Ludwig slams potential Twitch sub paycut hurting small streamers

Ludwig in black shirt talking to cameraYouTube: Ludwig

Streaming giant Ludwig ‘Ludwig’ Ahgren hit out at Twitch over the reported changes they’re making to revenue split over subscriptions, calling it “crazy” while also pointing out how much some streamers are set to lose. 

As Twitch has gotten bigger over the last few years, it has become a legitimate way for content creators to make a living – and then some. Most streamers, who have a partner contract with Twitch, have a 50/50 split on subscriptions. So, a $5 sub earns them $2.50. Some streamers have more lucrative deals with a higher split too.

Over the last few years, Twitch has invoked the wrath of streamers, however, with the introduction of more ads and localized pricing on subscriptions – with streamers losing out even more on their sub split.

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The Amazon-owned platform is reportedly eyeing further changes too, doing away with the higher split and introducing even more ads. And, according to Ludwig, they could go even further.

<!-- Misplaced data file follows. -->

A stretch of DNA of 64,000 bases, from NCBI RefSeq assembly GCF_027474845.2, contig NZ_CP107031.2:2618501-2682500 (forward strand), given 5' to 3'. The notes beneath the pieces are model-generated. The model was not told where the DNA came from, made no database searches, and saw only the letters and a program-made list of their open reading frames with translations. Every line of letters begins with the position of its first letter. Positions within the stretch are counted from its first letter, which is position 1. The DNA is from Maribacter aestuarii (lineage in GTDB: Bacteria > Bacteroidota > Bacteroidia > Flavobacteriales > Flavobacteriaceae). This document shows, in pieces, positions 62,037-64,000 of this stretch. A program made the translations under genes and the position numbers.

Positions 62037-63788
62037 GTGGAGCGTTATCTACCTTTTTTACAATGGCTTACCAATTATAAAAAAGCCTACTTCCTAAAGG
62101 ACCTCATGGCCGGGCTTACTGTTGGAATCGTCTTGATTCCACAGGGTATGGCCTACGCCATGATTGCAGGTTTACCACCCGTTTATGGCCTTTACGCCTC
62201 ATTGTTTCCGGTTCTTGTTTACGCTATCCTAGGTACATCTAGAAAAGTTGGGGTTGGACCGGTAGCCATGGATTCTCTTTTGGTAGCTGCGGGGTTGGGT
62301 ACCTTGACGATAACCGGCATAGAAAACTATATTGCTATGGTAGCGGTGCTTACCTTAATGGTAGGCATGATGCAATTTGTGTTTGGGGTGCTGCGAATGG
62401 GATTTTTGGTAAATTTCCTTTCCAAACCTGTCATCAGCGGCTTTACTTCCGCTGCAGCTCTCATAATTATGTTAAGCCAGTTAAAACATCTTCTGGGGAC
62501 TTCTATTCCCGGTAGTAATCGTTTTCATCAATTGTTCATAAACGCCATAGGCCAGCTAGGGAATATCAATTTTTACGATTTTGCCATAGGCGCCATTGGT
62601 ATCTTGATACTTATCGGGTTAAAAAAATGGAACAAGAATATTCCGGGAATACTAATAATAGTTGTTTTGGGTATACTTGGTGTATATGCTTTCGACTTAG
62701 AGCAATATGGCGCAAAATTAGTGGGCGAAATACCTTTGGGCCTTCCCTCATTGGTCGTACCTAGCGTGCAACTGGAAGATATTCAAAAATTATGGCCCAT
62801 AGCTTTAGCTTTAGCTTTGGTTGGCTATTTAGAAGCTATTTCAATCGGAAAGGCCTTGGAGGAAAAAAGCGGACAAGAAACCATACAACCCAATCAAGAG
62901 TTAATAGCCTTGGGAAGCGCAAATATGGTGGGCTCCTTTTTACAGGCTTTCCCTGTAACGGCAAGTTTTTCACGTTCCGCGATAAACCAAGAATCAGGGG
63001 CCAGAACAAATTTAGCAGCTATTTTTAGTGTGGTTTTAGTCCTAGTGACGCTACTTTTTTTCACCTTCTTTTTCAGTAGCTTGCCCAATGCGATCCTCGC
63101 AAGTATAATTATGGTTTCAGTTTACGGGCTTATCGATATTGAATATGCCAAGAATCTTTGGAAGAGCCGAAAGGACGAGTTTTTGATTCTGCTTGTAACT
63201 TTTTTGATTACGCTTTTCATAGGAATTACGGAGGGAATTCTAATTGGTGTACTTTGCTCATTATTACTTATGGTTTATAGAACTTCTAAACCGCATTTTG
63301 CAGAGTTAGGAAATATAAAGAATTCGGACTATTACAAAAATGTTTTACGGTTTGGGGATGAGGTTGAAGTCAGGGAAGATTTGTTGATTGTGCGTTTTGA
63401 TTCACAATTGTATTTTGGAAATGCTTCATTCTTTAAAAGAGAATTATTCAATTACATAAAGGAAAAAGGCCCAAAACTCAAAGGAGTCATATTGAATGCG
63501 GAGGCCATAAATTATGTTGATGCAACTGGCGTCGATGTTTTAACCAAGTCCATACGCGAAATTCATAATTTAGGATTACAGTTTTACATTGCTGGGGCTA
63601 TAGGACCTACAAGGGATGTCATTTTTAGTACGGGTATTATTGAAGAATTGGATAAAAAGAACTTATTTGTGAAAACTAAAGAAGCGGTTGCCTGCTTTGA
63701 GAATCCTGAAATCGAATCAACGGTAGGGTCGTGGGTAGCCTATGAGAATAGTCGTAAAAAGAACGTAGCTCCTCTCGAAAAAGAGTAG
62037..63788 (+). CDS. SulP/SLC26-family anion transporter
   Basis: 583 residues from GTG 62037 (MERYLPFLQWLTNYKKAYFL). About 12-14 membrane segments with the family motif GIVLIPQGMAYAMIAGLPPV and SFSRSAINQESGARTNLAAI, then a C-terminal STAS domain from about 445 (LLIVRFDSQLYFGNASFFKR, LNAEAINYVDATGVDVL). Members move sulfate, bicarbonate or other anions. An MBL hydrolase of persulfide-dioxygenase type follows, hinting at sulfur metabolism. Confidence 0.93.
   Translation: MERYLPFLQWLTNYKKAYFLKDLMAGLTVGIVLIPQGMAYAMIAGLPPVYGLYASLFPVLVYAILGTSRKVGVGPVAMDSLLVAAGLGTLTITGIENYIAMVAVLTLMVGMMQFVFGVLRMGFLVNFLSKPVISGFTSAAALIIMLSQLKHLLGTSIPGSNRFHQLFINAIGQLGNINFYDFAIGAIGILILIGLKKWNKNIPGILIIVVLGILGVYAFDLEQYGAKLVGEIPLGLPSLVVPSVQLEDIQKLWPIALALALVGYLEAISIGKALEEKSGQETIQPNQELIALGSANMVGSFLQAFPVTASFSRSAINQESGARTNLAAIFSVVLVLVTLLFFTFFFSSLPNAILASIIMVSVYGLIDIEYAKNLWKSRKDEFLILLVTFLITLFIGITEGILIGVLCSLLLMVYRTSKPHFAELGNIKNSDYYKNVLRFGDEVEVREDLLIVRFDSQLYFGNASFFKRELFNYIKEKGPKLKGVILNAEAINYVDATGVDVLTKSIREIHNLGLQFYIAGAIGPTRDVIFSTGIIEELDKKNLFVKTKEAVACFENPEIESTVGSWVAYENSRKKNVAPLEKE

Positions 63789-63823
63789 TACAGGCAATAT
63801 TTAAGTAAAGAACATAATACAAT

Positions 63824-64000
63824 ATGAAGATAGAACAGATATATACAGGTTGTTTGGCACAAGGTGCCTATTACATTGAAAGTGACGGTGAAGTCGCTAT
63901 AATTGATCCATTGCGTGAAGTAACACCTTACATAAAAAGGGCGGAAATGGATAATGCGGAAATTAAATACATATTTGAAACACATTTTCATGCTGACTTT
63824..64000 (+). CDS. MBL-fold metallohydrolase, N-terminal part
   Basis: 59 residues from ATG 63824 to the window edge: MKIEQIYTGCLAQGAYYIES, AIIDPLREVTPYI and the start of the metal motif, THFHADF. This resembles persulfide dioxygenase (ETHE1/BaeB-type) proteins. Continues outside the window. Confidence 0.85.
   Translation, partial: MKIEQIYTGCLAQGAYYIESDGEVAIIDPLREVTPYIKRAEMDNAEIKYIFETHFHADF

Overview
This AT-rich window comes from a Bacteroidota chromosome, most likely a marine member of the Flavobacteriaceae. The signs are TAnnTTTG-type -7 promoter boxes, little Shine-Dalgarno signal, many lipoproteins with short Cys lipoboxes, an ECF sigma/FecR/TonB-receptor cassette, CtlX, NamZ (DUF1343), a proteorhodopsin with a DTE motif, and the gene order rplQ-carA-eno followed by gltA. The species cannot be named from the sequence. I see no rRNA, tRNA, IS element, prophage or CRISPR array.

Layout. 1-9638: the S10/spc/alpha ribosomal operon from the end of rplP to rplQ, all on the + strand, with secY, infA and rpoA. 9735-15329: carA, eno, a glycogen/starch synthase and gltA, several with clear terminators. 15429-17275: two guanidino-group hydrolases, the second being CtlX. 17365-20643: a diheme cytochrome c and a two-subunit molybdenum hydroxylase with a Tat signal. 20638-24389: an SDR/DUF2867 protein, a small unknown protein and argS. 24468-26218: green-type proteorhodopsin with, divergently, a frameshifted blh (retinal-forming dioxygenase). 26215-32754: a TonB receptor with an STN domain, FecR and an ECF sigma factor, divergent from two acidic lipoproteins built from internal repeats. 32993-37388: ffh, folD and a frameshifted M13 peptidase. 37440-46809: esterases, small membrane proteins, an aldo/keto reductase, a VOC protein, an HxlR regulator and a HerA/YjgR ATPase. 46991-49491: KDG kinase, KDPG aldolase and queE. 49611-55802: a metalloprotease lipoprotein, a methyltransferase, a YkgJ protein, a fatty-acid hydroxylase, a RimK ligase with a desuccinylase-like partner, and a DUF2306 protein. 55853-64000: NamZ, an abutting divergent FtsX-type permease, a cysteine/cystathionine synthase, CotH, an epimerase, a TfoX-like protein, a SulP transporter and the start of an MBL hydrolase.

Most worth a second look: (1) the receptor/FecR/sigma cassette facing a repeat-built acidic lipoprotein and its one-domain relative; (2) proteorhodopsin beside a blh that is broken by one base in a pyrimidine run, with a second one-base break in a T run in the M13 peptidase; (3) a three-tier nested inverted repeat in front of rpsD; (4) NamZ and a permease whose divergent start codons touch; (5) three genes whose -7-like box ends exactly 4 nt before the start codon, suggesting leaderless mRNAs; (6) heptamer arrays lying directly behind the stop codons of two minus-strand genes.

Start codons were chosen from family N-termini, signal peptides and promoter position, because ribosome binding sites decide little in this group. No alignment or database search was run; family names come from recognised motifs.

Twitch Partnership ChangesUnsplash: @thomasdebraekeleer/Twitch
The rumored changes to Twitch partnership include decreased sub revenue, more ads, and removal of exclusivity.

The former Twitch star, who jumped to YouTube back in November, discussed the changes in his April 28 video, showing just how much the reported changes will impact smaller streamers.

“They’re considering taking people who are currently making 70% for every sub and just slicing it down to 50%, which is kind of crazy,” he said. “That’s a 20% pay cut for thousands of streamers. That’s a lot of people who are going to be losing a lot of money.”

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Ludwig noted that the changes won’t affect some of the top streamers, like xQc and Mizkif, given they already make obscene amounts. Though, he added that smaller streamers will get “slammed” by using the example of Smash Ultimate commentator CONEY, who has around 2,000 subs and could go from making around $84,000 a year to $60,000 by just losing $1 a month per sub.

The YouTuber streamer also suggested that Twitch could, before long, do away with Twitch Prime if they’re looking for other avenues to increase profitability and stop “hemorrhaging” money.

“Maybe there’s a day where they lose Twitch Prime,” he added. “They know internally that doing that is fire bells ringing, this is OK with the dog sitting around fire meme. It wouldn’t go over well.”

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While Ludwig noted that Twitch retains a few advantages over YouTube, it’s clearly not all rosy on the side of the Amazon-owned platform.